Shields played for the Kansas City Chiefs from 1993 to 2006, and in that time he played in 231 straight games, which now is only second to Brett Favre. Shields went to 12 straight Pro Bowls between 1995 and 2006, which ties him with Champ Bailey and Randall McDaniel for most Pro Bowls played.
5) Tim Brown, WR
This vote is about avoiding another tragedy. Tim Brown has been a bridesmaid and not a bride long enough. The nine-time Pro Bowler has been a finalist six years in a row. Brown’s career numbers are certainly worthy of Canton; he has the fifth most receptions (1,094), the sixth most receiving yards (14,934) and is tied with Hall of Famer Steve Largent for the seventh most touchdown catches (100) in NFL history. What’s mind-blowing about Brown’s numbers is that you have to remember Brown accomplished all of this catching passes from the likes of Jay Schroeder, Jeff Hostetler, Jeff George, and Donald Hollas.
Now comes the guys who I really would liked to have voted for, and will vote for sometime in the future, but since I’m limited to five…
6) Jerome Bettis, RB
January has to have been been a frustrating time for former Steelers and Rams running back Jerome Bettis. He’s made the final cut for the Hall of Fame finalists for the fifth straight year, and still can’t break through. I just can’t do it this year either. It literally came down to Bettis or Tim Brown. “The Bus” retired as the fifth leading rushing in NFL history, but Bettis has been passed over on the last five Hall of Fame ballots.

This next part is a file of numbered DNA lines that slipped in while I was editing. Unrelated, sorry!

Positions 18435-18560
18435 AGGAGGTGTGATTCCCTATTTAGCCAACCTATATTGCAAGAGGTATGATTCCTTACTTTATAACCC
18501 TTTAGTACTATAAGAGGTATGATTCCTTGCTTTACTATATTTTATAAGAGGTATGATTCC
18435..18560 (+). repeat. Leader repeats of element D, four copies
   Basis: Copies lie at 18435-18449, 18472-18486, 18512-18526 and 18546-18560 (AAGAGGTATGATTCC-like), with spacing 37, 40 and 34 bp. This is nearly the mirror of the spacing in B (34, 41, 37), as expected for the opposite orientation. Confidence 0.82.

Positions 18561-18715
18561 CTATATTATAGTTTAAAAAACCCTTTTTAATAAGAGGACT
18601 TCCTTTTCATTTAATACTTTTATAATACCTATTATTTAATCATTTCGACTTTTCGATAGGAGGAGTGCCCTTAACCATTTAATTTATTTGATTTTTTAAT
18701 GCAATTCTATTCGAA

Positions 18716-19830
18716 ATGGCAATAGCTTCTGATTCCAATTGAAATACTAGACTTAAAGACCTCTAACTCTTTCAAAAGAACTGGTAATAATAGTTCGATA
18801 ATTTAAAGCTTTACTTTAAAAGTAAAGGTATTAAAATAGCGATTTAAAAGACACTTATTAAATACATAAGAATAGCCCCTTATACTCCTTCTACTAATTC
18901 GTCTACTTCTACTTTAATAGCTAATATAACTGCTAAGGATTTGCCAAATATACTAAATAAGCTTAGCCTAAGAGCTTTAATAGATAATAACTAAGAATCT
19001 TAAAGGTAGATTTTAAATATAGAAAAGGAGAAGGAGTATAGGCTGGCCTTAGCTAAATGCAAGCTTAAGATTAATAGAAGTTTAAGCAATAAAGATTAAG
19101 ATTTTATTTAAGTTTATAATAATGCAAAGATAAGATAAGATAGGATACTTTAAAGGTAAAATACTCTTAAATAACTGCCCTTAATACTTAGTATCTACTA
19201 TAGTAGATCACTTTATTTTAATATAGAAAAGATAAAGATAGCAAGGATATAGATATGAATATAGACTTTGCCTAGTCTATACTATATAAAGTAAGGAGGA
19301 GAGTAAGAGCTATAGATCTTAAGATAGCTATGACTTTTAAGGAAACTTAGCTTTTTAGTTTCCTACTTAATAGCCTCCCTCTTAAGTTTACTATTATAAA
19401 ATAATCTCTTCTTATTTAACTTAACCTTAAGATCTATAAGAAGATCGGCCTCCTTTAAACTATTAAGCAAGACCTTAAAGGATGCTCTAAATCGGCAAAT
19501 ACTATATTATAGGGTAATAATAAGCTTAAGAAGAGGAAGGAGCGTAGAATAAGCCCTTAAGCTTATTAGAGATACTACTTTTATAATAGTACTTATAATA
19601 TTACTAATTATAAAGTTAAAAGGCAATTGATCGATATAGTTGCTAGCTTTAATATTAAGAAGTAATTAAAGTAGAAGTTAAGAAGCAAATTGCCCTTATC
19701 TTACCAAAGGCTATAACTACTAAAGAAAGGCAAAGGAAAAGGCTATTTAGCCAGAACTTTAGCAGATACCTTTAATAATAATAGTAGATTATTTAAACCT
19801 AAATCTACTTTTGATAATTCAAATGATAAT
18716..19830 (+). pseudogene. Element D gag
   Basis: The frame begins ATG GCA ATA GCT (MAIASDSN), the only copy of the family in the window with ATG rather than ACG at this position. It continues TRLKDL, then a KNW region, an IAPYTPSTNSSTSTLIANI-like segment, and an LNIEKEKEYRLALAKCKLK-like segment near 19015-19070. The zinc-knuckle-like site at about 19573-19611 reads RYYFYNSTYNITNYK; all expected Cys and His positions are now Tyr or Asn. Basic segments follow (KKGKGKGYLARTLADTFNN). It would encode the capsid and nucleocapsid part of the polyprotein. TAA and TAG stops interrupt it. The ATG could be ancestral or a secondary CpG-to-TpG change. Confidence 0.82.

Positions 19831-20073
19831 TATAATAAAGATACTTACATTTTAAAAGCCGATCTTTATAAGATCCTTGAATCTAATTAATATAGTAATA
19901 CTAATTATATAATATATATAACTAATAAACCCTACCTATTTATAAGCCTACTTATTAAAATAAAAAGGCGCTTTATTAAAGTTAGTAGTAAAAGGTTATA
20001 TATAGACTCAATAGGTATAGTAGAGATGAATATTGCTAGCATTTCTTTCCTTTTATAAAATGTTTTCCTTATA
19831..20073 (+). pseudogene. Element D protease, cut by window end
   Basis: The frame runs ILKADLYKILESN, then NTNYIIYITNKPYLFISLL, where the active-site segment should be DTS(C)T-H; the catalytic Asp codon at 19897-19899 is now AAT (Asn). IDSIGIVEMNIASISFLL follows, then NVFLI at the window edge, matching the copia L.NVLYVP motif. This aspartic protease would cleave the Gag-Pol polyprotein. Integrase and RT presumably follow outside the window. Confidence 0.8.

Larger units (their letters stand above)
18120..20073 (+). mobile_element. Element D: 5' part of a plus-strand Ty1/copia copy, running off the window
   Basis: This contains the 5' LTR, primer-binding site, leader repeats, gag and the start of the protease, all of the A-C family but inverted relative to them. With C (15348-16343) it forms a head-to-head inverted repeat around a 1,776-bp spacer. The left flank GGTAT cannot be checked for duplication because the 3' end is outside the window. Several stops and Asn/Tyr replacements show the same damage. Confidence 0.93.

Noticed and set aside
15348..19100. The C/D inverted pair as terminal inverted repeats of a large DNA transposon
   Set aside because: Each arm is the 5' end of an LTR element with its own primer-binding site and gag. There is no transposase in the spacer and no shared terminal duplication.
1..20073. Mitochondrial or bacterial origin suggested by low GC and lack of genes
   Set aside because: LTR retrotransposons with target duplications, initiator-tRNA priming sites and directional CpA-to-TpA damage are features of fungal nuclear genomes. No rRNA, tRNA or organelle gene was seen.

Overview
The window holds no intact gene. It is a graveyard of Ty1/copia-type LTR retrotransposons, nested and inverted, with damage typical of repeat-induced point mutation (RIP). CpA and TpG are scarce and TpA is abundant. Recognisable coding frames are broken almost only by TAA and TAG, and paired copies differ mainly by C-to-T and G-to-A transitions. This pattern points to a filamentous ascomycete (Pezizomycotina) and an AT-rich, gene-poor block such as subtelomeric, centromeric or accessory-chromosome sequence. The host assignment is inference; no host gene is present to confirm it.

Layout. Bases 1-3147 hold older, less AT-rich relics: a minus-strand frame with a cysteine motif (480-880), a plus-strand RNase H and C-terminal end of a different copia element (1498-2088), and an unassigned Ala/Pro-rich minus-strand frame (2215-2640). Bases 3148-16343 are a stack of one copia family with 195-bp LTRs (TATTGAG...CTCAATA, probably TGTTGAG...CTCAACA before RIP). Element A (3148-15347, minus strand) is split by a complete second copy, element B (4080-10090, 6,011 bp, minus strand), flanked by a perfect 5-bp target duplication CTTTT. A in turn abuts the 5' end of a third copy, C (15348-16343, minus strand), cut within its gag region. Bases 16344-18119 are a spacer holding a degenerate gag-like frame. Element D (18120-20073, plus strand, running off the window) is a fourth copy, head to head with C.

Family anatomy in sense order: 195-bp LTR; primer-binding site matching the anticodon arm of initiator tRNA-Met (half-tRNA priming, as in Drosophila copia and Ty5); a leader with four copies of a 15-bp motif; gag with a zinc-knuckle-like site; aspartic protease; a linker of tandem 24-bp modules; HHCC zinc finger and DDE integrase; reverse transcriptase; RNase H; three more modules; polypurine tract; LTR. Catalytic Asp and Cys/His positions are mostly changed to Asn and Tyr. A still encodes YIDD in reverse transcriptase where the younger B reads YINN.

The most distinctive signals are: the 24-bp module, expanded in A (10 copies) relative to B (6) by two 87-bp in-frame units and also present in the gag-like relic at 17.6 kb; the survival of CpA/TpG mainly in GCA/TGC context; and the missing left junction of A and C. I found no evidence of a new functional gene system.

7) Charles Haley, DE
This is a guy who has the same problem as Jerome Bettis. Haley is a five-time Pro Bowler who has been a finalist every year since 2010. But the “five at a time” rule Canton has creates a logjam, and it’s even worse at Haley’s position. There’s been a host of defensive lineman lined up at Canton’s front door; since 2010, John Randle, Chris Doleman, Richard Dent, Warren Sapp, and Michael Strahan have all been elected.
8) Morten Andersen, PK
Two positions which have been historically undervalued by the Hall of Fame are offensive linemen and kickers. I never understood this, because nothing in football happens without the five big guys up front, and kickers are always a team’s leading scorer. Try playing a season without a kicker. Morten Andersen was simply the best leg-man in his day; he’s the guy who made the 50-yard field goal seem routine. He’s the guy who made the clutch kick routine, although spending the majority of career with the New Orleans Saints limited his number of game-winning shots. Jan Stenerud is the only kicker in Canton, and Morton Andersen belongs right next to him. Of course, this is all a setup for the Adam Vinatieri conversation we are going to have in a few years.